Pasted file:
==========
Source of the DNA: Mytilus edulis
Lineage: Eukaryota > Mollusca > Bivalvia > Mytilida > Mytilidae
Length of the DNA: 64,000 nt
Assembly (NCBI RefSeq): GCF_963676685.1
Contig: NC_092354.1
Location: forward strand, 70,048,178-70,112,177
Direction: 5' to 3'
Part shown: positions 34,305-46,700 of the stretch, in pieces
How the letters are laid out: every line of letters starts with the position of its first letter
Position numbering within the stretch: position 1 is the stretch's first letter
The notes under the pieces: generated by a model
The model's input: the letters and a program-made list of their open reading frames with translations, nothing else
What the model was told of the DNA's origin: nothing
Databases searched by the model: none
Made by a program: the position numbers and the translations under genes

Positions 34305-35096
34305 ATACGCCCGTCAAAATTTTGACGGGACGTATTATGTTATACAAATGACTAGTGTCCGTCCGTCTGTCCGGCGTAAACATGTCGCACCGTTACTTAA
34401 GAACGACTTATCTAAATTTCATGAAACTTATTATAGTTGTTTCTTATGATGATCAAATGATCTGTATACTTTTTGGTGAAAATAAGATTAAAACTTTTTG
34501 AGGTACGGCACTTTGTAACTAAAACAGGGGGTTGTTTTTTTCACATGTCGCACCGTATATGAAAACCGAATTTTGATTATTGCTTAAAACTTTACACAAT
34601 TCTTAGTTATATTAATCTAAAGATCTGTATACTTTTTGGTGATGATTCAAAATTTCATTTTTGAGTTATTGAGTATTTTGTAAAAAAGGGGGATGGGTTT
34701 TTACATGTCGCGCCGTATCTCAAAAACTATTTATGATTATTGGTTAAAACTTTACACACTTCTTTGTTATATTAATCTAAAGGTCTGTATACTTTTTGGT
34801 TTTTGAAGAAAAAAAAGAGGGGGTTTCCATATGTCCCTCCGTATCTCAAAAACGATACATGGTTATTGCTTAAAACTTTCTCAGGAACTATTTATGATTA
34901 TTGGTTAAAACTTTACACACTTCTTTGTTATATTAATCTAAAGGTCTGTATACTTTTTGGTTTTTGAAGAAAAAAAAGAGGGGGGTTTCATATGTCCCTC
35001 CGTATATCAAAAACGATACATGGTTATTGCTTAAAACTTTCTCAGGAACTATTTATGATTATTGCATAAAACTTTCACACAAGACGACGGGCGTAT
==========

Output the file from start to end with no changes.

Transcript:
Source of the DNA: Mytilus edulis
Lineage: Eukaryota > Mollusca > Bivalvia > Mytilida > Mytilidae
Length of the DNA: 64,000 nt
Assembly (NCBI RefSeq): GCF_963676685.1
Contig: NC_092354.1
Location: forward strand, 70,048,178-70,112,177
Direction: 5' to 3'
Part shown: positions 34,305-46,700 of the stretch, in pieces
How the letters are laid out: every line of letters starts with the position of its first letter
Position numbering within the stretch: position 1 is the stretch's first letter
The notes under the pieces: generated by a model
The model's input: the letters and a program-made list of their open reading frames with translations, nothing else
What the model was told of the DNA's origin: nothing
Databases searched by the model: none
Made by a program: the position numbers and the translations under genes

Positions 34305-35096
34305 ATACGCCCGTCAAAATTTTGACGGGACGTATTATGTTATACAAATGACTAGTGTCCGTCCGTCTGTCCGGCGTAAACATGTCGCACCGTTACTTAA
34401 GAACGACTTATCTAAATTTCATGAAACTTATTATAGTTGTTTCTTATGATGATCAAATGATCTGTATACTTTTTGGTGAAAATAAGATTAAAACTTTTTG
34501 AGGTACGGCACTTTGTAACTAAAACAGGGGGTTGTTTTTTTCACATGTCGCACCGTATATGAAAACCGAATTTTGATTATTGCTTAAAACTTTACACAAT
34601 TCTTAGTTATATTAATCTAAAGATCTGTATACTTTTTGGTGATGATTCAAAATTTCATTTTTGAGTTATTGAGTATTTTGTAAAAAAGGGGGATGGGTTT
34701 TTACATGTCGCGCCGTATCTCAAAAACTATTTATGATTATTGGTTAAAACTTTACACACTTCTTTGTTATATTAATCTAAAGGTCTGTATACTTTTTGGT
34801 TTTTGAAGAAAAAAAAGAGGGGGTTTCCATATGTCCCTCCGTATCTCAAAAACGATACATGGTTATTGCTTAAAACTTTCTCAGGAACTATTTATGATTA
34901 TTGGTTAAAACTTTACACACTTCTTTGTTATATTAATCTAAAGGTCTGTATACTTTTTGGTTTTTGAAGAAAAAAAAGAGGGGGGTTTCATATGTCCCTC
35001 CGTATATCAAAAACGATACATGGTTATTGCTTAAAACTTTCTCAGGAACTATTTATGATTATTGCATAAAACTTTCACACAAGACGACGGGCGTAT